site map
choose language


After the Nineties of the 20th Century tolerance returned to the centre stage in political thought, returning to fashion a concept that has certainly been central within the framework of political thought in modern times, but that appeared to have become a closed book with the French Revolution that...

Read more


It is the philosophical and political concept that extends the ideas of citizenship and homeland to the whole world and to all humankind, opposing the particularity of nations and national states.

Read more


It is possible to participate in a brutal event – such as gang rape, lynching, an ethnic cleansing operation – or in a humanitarian event – fund raising, collective adoption, sacrificing oneself in an exchange of prisoners..

Read more


In the strictest sense Enlightenment means the cultural movement of philosophical origins that spread through Europe after the beginning of the 18th Century until the French revolution and that is characterised by trust in reason and its clarifying power.

Read more


The process resulting in the definition of one’s own identity – hence an “us” – in an oppositional manner by, explicitly or implicitly comparing ourselves with “others”, is considered a universal movement in every society.

Read more
A month of ideas.
Giancarlo Bosetti Editor-in-chief
Association for dialogue and intercultural understanding
IT Monday, 21 February 2011

No, Bush was not right

D. C. P.

The New York Times, The Economist, Time, Le Monde. The best and most authoritative newspapers in the world have entered the arena to reopen the great debate. Are Islam and democracy compatible? These are the analyses of the West’s most important opinion makers (from Friedman to Zakaria, from Benhabib to Dowd), also attempting to answer another question, Do the Tunisian and Egyptian revolutions prove that George W. Bush was right?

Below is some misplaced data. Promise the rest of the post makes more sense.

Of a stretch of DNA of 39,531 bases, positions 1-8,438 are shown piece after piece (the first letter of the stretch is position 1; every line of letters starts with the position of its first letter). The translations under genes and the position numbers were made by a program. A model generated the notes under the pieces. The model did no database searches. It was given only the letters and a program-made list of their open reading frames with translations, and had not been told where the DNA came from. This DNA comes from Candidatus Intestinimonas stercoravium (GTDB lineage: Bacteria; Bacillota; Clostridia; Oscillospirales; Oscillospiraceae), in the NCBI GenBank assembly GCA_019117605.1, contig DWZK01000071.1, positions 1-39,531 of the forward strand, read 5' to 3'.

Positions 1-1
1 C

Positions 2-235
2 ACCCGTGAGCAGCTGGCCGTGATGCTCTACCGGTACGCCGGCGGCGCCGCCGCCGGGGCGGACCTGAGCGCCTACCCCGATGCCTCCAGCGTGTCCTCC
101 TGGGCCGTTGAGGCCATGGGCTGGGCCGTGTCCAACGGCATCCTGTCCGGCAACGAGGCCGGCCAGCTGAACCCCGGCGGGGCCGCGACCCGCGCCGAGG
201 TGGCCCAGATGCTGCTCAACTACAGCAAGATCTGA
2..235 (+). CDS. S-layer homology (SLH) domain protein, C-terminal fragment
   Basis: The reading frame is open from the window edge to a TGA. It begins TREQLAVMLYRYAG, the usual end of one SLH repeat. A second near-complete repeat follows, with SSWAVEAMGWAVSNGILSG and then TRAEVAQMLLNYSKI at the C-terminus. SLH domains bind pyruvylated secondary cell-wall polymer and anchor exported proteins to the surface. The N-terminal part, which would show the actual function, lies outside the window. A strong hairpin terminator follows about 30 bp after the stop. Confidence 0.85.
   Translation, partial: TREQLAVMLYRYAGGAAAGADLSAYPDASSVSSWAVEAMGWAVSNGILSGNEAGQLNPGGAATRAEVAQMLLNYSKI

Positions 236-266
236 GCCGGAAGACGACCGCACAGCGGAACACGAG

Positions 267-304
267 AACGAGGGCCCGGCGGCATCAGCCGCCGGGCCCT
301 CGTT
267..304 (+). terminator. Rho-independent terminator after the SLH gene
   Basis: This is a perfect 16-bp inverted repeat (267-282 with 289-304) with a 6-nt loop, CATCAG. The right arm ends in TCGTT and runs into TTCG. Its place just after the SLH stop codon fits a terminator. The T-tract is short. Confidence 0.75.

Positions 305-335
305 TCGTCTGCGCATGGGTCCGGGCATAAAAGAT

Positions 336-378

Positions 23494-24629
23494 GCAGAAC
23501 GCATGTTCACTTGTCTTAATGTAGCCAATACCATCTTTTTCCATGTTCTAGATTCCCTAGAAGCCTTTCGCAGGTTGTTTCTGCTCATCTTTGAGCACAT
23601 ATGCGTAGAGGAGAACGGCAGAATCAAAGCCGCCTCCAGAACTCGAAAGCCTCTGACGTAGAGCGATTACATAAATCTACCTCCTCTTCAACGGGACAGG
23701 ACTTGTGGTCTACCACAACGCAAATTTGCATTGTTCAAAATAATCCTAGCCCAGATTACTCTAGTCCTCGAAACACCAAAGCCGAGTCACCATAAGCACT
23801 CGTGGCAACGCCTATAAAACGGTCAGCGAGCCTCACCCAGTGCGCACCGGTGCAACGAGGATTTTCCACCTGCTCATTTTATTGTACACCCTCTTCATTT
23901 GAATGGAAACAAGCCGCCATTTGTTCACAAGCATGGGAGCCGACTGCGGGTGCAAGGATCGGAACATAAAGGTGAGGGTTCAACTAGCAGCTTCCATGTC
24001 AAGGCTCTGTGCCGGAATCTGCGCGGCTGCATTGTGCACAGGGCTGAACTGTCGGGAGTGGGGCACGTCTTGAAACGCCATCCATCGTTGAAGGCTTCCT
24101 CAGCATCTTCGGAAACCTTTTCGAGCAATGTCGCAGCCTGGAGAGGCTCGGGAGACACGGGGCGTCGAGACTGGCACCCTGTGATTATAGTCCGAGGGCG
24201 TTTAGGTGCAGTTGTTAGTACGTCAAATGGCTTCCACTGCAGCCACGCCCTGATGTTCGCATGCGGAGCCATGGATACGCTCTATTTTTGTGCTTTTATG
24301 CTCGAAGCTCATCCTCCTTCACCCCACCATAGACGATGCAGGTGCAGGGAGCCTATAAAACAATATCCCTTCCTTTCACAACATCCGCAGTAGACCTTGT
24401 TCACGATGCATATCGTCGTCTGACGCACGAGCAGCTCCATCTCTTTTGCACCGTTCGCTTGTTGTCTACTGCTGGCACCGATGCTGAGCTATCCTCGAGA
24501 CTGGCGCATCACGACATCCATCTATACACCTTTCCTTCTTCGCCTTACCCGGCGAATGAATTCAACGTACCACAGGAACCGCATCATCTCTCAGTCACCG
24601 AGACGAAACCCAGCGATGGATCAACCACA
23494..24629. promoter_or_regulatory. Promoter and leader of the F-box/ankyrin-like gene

An article by Daniele Castellani Perelli

Go to Part One of this article

The debate concerning the compatibility between democracy and the Arab-Islamic world has started again, and there is no website, no newspaper or magazine that isn’t discussing the issue. Larry Diamond has again spoken out in The Atlantic, where he wrote that “Egypt is at a point that could make a transition to democracy feasible.” Of course, the constitution will have to be rewritten, and the electoral and judicial systems reformed as well as institutions and the police, new power must be given to political parties, to the mass media and to civil society’s organizations, however, “the authoritarian exceptionalism of the Arab world could begin to draw to an end.” It is too soon to exalt, but great optimism reigns everywhere. In the New York Times, Thomas L. Friedman presented the Arab world’s historical moment of change with his usual clever use of words, as always very effectively. “B.E., Before Egypt. A.E., After Egypt”. The Economist also celebrated these events (“A democratic Egypt could once again be a beacon to the region. It could help answer the conundrum of how to incorporate Islam in Arab democracies.”), while on Dissent Jo-Ann Mort wrote, “The revolution happening in Egypt today is the beginning of something different for the Arab world. It offers America and Israel a young and educated constituency with which to engage —and a similar constituency exists in the West Bank and, yes, even in Gaza. They are hungry for their chance to better their own countries, and they are looking less for enemies than for their own self-fulfilment. Israel and the United States need democracy in Egypt as much as the Egyptian people need it for themselves.”